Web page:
Insights into the rise of Lidar as the primary measurement system used in the offshore industry.

The advanced wind-measurement capabilities of Lidar have unleashed tremendous opportunities for the offshore wind industry. After years of successful validation campaigns, offshore professionals are now favoring Lidar over met masts for wind-resource assessment, power-performance verification and wind-farm optimization.

Gathered at a Lidar User Seminar hosted by Leosphere at the Offshore Wind Conference 2017, leading wind-measurement experts from Deutsche WindGuard, ECN, EDF EN, MHI Vestas Offshore Wind, RES, Siemens, SSE, and UL DEWI shared their experiences of using Lidar technology for a broad range of offshore applications. In this paper, we draw on the industry’s practical experience to offer a unique Lidar user perspective on the role of this technology in the rapidly evolving offshore market.

From R&D to Commercialization

The wind industry has resolutely stepped forward into a new era of adopting Lidar technologies in commercial projects. Multiple deployments in significant offshore wind farms have effectively set the stage for their widespread use and expected primacy over traditional measurement technologies.

After more than a decade of successful validation campaigns performed throughout the world, Lidar technology has secured a high level of confidence among wind-power experts who recognize its technological maturity and reliability for effective commercialization in offshore as well as onshore projects in simple or moderately complex terrain conditions. Lidar is now accepted as a proven technology by the wind industry from a practical, contractual and, increasingly, from an industry standards’ perspective.

Lidars are set to replace met masts for offshore applications and to be systematically used in wind farms at one or multiple stages of their life cycle. (Courtesy: Leosphere)

Offshore, Lidar is completely replacing met masts, enabling significant project development and operational cost reductions. It has been instrumental in addressing the critical installation, cost reduction, and safety challenges associated with offshore mast installations. Thanks to those advantages, Lidar is emerging as the main wind-measurement technology used by industry professionals for offshore wind resource assessment as well as plant optimization purposes. Lidars offer a broad range of benefits that add considerable value to projects. They are a cost-effective solution to deliver accurate and reliable measurements quickly, enabling users to save precious time on their campaign, and providing them with the bankable data they need. They are easy to install, require little maintenance and are extremely competitive on cost.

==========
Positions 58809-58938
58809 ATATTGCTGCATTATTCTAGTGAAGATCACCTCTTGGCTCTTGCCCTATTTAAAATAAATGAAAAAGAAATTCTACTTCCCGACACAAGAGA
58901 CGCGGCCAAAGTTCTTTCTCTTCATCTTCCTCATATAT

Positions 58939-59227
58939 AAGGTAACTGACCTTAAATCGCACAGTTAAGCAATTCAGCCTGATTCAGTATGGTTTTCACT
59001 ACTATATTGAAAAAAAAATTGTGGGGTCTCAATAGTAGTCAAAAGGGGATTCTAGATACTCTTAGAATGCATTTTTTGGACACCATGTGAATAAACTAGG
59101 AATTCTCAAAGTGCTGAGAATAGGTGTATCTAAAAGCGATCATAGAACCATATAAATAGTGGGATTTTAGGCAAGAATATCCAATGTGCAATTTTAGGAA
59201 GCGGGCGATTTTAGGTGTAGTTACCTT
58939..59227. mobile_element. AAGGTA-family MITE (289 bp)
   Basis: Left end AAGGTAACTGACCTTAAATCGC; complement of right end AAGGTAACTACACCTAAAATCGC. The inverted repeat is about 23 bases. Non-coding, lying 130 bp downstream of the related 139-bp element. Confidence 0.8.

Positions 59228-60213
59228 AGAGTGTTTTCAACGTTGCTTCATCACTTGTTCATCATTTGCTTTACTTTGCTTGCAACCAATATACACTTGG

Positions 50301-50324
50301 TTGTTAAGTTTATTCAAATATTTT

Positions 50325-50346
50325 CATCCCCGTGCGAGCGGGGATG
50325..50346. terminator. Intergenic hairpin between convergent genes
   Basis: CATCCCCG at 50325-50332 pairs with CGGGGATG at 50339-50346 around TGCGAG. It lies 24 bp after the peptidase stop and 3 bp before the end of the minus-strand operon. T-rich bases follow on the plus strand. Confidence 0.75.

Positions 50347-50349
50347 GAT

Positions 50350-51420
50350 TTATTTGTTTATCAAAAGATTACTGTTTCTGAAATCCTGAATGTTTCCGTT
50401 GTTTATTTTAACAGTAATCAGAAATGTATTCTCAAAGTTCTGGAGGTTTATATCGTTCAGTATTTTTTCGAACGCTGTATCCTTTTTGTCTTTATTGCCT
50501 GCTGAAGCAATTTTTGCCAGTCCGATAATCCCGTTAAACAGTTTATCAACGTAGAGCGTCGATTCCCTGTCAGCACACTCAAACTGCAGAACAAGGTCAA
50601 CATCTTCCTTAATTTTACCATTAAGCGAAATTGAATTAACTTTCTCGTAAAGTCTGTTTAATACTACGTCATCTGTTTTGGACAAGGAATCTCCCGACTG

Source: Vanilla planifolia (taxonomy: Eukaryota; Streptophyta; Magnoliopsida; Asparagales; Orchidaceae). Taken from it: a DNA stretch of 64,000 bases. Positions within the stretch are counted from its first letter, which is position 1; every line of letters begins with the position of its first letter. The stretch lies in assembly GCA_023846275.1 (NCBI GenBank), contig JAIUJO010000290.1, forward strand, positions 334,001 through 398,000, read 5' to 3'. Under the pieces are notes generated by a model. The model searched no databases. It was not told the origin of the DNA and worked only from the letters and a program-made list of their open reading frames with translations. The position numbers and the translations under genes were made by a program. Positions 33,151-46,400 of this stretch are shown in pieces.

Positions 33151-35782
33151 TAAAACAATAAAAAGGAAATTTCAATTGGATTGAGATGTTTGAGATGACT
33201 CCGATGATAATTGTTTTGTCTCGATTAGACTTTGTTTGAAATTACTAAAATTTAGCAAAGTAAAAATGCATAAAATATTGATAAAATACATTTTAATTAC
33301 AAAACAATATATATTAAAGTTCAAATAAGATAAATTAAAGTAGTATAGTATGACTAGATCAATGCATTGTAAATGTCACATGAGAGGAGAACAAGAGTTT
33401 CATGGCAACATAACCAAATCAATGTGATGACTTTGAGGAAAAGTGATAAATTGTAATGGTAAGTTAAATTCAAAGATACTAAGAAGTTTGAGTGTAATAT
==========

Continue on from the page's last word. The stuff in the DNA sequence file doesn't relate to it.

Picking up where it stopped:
Over the last decade, the practices of major turbine suppliers such as Siemens Gamesa have evolved to include the use of Lidar for an increasingly broad range of applications. The ground-based Windcube has been deployed for wind resource assessment, prototype power curve validation, or site calibration, whereas the nacelle-mounted Wind Iris has been used for wind-turbine performance monitoring or prototype and warranty power curve assessments. But these are just the most commonly used applications. As these practices are becoming mainstream, other high-potential Lidar applications such as site calibration after turbine erection or turbine control also are being actively developed and implemented.

Securing bankable data

Precise and reliable wind resource measurements are critical for developers to increase project value. These measurements provide the essential data used to calculate the potential energy yield from a project, which in turns dictates the terms of the project financing.